Last updated: July 1, 2015
The tundra of northwest Alaska is teeming with life in the summer months— plant, insect, and animal. The shorebird crew arrives at the study site near Krusenstern Lagoon in time for many firsts: the first Willow Ptarmigan nest with one egg, the first willow and sedge catkins, the first Pedicularis flowers, the first woolly bear caterpillar… For our Alaskan crew members coming off of a long winter, every first is exciting, even the insects that portend the coming mosquito invasion.
This year's sedge flowers stand out brightly against last year's growth. Photo: Jennifer Kardiak
A woolly lousewort, orPedicularisflower, just beginning to emerge from the tundra. Photo: Megan Boldenow
The first nests we find on the tundra are almost invariably that of the early-arriving Tundra Swans and the resident Willow Ptarmigans, but shorebird nests won’t be far behind. In late May and early June, male birds, shorebird and non-shorebird alike, call day and night. Their calls are part of territorial displays that warn conspecific (i.e. same-species) males that a territory is already taken, and they are also part of displays to attract mates. At this time of year, one might say that all the birds on the tundra are downrighttwitterpated.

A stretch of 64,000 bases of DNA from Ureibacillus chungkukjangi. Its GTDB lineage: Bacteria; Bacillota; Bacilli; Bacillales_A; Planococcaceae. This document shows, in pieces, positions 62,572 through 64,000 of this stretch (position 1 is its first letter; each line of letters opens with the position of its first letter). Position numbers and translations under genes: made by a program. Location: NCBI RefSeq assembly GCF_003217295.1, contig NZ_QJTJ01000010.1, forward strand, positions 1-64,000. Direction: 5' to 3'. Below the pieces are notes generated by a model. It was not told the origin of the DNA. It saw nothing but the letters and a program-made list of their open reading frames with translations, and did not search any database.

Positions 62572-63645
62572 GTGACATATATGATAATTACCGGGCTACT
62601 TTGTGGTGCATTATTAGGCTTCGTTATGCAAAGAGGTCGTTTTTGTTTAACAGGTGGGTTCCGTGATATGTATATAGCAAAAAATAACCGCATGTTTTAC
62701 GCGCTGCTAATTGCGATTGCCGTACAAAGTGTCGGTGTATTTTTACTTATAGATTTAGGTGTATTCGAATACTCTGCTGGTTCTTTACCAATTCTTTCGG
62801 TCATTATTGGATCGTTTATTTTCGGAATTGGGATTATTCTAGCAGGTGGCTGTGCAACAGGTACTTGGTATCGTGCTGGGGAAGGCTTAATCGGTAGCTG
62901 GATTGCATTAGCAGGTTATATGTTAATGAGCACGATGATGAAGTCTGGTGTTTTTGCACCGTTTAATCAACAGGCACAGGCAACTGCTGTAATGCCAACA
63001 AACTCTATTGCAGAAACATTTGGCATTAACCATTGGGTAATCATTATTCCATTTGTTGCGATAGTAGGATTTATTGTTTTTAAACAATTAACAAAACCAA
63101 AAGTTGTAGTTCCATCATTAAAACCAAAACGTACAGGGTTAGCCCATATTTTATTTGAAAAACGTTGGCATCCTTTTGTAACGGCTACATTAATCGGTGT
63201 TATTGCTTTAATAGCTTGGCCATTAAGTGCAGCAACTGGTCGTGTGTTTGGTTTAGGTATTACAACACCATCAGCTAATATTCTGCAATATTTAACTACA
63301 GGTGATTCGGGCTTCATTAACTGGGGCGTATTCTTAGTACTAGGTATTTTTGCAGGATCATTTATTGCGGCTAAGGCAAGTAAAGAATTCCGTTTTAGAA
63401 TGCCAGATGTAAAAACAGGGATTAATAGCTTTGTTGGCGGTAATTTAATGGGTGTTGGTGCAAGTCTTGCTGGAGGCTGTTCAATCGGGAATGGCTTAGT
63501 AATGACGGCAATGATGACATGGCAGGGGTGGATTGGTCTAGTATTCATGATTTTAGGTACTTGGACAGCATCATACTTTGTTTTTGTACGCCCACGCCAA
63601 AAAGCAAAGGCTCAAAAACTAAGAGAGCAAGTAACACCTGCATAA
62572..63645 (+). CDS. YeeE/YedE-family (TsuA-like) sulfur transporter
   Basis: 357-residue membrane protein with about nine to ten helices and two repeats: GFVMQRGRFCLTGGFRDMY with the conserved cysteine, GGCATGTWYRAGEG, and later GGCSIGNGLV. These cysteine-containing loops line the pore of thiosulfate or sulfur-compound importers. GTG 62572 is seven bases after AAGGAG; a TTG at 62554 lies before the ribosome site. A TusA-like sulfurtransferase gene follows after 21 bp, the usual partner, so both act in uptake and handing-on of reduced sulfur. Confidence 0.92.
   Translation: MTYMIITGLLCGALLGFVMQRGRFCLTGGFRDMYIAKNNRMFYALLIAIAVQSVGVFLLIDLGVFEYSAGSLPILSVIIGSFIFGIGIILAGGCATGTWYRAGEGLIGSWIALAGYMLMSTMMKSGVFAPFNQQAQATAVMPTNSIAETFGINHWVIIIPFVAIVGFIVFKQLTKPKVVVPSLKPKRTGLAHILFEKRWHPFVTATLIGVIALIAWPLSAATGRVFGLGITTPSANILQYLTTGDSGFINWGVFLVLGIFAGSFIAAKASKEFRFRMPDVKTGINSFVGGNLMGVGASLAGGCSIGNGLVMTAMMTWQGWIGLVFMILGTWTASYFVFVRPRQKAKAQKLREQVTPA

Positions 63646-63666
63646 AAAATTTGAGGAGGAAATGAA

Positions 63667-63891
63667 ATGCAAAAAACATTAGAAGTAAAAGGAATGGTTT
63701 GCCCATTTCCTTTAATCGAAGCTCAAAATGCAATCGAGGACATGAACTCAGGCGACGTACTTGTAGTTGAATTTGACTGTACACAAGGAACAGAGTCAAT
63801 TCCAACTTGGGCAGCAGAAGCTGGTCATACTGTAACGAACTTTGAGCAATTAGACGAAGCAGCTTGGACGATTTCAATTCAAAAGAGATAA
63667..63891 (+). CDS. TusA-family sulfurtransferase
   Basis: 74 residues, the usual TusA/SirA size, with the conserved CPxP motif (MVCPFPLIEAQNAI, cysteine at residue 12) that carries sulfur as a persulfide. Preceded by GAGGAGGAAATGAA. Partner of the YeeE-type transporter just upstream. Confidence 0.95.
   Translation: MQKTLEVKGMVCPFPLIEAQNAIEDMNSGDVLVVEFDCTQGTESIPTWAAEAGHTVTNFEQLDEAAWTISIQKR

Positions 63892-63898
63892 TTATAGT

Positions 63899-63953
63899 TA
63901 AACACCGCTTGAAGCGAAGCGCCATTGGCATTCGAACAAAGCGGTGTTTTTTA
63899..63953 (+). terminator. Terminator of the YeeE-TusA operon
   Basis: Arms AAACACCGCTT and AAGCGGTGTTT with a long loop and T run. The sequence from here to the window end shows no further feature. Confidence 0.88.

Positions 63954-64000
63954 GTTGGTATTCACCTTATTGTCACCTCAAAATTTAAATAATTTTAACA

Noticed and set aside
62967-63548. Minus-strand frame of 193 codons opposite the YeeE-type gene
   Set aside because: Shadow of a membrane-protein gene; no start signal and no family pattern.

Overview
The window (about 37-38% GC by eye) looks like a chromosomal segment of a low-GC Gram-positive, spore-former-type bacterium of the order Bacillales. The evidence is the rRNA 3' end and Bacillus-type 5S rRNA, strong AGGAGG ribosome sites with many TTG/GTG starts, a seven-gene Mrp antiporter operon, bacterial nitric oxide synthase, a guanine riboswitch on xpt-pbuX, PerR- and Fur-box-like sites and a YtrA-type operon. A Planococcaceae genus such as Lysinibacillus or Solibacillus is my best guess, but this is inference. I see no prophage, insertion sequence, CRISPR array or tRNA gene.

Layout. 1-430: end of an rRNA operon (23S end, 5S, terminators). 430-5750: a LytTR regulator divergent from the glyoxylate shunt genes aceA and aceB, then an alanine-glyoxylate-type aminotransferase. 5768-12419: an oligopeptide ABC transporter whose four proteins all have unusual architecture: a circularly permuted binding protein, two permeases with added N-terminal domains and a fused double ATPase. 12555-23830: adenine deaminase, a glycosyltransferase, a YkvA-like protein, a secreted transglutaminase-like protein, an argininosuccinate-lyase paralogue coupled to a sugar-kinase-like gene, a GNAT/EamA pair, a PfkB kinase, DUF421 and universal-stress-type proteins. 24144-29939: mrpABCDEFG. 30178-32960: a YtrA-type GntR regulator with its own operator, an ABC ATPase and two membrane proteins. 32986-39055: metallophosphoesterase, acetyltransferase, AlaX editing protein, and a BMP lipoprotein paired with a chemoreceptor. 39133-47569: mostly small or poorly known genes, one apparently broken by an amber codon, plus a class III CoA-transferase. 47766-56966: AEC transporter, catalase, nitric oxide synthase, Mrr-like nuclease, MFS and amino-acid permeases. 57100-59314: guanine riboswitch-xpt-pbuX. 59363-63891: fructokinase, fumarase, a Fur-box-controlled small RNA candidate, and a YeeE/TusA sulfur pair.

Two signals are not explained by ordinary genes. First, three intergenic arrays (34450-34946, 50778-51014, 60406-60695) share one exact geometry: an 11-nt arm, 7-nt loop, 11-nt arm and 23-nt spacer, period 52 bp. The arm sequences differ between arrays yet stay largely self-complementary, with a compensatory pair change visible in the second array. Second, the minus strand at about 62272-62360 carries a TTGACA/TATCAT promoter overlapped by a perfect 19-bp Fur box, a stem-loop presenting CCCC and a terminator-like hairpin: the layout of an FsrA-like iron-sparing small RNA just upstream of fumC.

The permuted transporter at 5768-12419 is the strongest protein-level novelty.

One of the objectives of our shorebird research is to estimate the density of shorebird nests on the tundra. During daily bird surveys in the early part of the season, we observe these territorial and courtship displays and record them on maps of our study plots. Our observations will help us determine where nests are likely to be found in future searches.
The temperatures might be cold, but that doesn't stop birds in the Arctic from feeling spring fever. Members of the shorebird crew bundle up to observe birds engaging in territorial and courtship displays. Photo: Megan Boldenow
A Lapland Longspur male sings in spite of the snow, attempting to secure his territory and attract a mate. This passerine has one of the more elaborate songs at our study site. Photo: Jared Hughey (All rights reserved)
A Western Sandpiper male calls to let other males know that this patch of tundra is claimed. Photo: Jared Hughey (All rights reserved)
A Dunlin male takes advantage of the height of a tussock to project his territorial call across the tundra. Photo: Jared Hughey (All rights reserved)
A pair of Arctic Terns engages in courtship display. Photo: Jared Hughey (All rights reserved)